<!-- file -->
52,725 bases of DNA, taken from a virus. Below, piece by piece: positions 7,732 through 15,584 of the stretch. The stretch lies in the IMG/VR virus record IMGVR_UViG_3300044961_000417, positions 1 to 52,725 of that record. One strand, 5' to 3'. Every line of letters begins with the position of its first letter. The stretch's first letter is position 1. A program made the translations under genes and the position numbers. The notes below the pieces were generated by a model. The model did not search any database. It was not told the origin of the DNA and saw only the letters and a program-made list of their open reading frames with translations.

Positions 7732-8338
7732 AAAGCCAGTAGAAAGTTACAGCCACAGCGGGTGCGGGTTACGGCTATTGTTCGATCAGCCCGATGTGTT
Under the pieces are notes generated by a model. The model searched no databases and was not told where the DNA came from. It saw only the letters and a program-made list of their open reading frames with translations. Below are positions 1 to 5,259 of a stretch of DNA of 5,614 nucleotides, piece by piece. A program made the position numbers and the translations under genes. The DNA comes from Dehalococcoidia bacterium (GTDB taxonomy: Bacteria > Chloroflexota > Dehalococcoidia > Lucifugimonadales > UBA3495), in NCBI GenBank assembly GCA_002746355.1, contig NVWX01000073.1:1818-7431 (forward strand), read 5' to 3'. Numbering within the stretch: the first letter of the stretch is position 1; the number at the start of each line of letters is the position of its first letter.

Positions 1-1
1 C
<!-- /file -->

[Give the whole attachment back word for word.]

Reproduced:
52,725 bases of DNA, taken from a virus. Below, piece by piece: positions 7,732 through 15,584 of the stretch. The stretch lies in the IMG/VR virus record IMGVR_UViG_3300044961_000417, positions 1 to 52,725 of that record. One strand, 5' to 3'. Every line of letters begins with the position of its first letter. The stretch's first letter is position 1. A program made the translations under genes and the position numbers. The notes below the pieces were generated by a model. The model did not search any database. It was not told the origin of the DNA and saw only the letters and a program-made list of their open reading frames with translations.

Positions 7732-8338
7732 AAAGCCAGTAGAAAGTTACAGCCACAGCGGGTGCGGGTTACGGCTATTGTTCGATCAGCCCGATGTGTT
Under the pieces are notes generated by a model. The model searched no databases and was not told where the DNA came from. It saw only the letters and a program-made list of their open reading frames with translations. Below are positions 1 to 5,259 of a stretch of DNA of 5,614 nucleotides, piece by piece. A program made the position numbers and the translations under genes. The DNA comes from Dehalococcoidia bacterium (GTDB taxonomy: Bacteria > Chloroflexota > Dehalococcoidia > Lucifugimonadales > UBA3495), in NCBI GenBank assembly GCA_002746355.1, contig NVWX01000073.1:1818-7431 (forward strand), read 5' to 3'. Numbering within the stretch: the first letter of the stretch is position 1; the number at the start of each line of letters is the position of its first letter.

Positions 1-1
1 C